2020 Volume 7 Issue 3

Investigating the Effect of Saffron Petal Extract on Antioxidant Activity and Inflammatory Markers in Hypercholesterolemic Rats ‎ ‎


Mojtaba Mohamadpour, Parastoo Shahmir, Masoumeh Asadi, Sirous Asadi, Mansour Amraei
Abstract

Introduction: High-cholesterol diet is one of the major causes of cardiovascular disease leading to the death of millions of people annually. One of the ways to prevent this risk is the use of chemical drugs, but herbal compounds at controlled levels have less adverse effects than chemical compounds. In the present study, we investigated the effect of hydroalcoholic extract of a saffron petal on malondialdehyde (MDA) and superoxide dismutase (SOD) enzymes, inflammatory markers and lipid profile and compared it with lovastatin in hypercholesterolemic rats. Materials and Methods: Thirty adult Wistar rats were randomly divided into 6 equal groups (n = 5). Group 1 (sham) received a normal diet and Group 2 (control) received only a high-cholesterol diet (2%). Group 3 to 6 were treated with a high-cholesterol diet (2%) in the first 4 weeks and 100, 200, and 300 mg/kg of saffron petal extract and 10 mg/kg of lovastatin, respectively, in the second 4 weeks. At the end of the study, the level of activity of antioxidant enzymes and the level of lipid profile and inflammatory markers were measured. Results: The mean plasma MDA level, SOD enzyme activity of red blood cell, lipid profile and inflammatory markers were significantly increased in the control group (high-cholesterol diet) compared to the sham group (P <0.001). However, these cases in the other groups treated with hydroalcoholic extract of the saffron petal (groups 3, 4 and 5) and lovastatin drug (group 6) showed a significant decrease (minimum significant difference, P <0.05), despite receiving high-cholesterol diet (p<0.05) compared to the control group. Conclusion: The results of this study showed that a non-toxic dose of saffron petal extract has an effective role in preventing cardiovascular diseases by reducing the risk factors associated with these diseases.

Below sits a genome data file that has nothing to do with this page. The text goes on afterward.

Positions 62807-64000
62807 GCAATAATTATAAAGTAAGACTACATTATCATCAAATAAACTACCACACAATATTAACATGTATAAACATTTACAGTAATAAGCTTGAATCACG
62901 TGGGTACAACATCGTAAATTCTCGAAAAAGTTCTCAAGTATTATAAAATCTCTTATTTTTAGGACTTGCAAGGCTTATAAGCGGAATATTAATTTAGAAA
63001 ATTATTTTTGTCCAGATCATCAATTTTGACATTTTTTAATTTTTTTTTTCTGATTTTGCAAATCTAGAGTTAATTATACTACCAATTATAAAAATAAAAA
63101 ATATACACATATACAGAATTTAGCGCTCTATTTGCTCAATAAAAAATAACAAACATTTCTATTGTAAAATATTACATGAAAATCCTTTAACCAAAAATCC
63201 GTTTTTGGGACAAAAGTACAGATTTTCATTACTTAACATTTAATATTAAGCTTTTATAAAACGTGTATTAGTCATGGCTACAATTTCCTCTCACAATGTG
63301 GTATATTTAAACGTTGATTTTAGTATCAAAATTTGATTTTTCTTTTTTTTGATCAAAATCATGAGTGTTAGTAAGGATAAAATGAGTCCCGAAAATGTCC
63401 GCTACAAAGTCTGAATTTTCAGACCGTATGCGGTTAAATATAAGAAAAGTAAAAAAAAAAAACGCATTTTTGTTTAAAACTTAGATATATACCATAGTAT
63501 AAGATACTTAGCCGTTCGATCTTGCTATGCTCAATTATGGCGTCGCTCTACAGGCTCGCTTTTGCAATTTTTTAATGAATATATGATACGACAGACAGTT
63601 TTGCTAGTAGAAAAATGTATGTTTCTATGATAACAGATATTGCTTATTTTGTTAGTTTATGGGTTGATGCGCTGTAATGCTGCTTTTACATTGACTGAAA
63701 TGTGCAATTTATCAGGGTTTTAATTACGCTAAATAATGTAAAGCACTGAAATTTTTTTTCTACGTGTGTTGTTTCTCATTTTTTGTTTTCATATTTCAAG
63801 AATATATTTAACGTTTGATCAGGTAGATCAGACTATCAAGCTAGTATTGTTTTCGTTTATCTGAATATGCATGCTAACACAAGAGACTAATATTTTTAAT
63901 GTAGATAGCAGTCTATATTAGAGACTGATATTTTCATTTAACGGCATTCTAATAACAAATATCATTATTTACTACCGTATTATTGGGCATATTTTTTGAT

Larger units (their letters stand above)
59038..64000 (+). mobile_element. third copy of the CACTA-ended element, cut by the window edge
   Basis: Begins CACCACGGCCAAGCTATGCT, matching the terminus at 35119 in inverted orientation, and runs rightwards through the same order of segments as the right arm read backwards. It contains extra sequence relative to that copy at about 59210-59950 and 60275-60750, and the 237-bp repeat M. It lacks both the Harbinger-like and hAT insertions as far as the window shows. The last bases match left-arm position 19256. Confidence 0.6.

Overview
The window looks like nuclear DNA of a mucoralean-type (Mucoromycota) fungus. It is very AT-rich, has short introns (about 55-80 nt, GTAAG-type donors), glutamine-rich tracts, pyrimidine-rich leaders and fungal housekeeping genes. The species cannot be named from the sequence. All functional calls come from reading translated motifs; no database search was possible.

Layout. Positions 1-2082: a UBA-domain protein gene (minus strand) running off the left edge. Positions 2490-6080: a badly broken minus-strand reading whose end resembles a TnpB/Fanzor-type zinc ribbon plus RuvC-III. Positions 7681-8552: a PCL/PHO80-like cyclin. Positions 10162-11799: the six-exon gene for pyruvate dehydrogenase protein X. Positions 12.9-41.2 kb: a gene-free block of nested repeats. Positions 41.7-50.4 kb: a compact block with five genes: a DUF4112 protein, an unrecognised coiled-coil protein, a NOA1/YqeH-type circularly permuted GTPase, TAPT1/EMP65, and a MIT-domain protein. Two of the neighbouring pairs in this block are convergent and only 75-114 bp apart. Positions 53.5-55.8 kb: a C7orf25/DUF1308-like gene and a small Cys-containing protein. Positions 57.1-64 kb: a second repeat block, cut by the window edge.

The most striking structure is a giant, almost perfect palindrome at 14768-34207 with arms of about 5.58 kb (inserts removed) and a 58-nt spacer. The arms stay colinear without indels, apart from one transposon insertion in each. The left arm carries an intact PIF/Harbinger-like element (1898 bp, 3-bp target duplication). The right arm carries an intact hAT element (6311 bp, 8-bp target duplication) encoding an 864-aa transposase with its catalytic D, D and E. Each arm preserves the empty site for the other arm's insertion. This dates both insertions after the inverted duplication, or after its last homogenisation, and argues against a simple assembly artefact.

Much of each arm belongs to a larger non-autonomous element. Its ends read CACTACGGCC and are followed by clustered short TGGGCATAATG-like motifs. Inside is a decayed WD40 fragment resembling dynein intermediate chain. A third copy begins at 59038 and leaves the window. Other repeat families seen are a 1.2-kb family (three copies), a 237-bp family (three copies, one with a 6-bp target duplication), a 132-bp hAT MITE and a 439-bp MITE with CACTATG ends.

How to cite this article
Mohamadpour M, Shahmir P, Asadi M, Asadi S, Amraei M. Investigating the Effect of Saffron Petal Extract on Antioxidant Activity and Inflammatory Markers in Hypercholesterolemic Rats ‎ ‎ . Entomol appl sci lett 2020;7(3):13-22

Investigating the Effect of Saffron Petal Extract on Antioxidant Activity and Inflammatory Markers in Hypercholesterolemic Rats

 

Mojtaba Mohamadpour 1, Parastoo Shahmir2, Masoumeh Asadi3, Sirous Asadi1, Mansour Amraei4*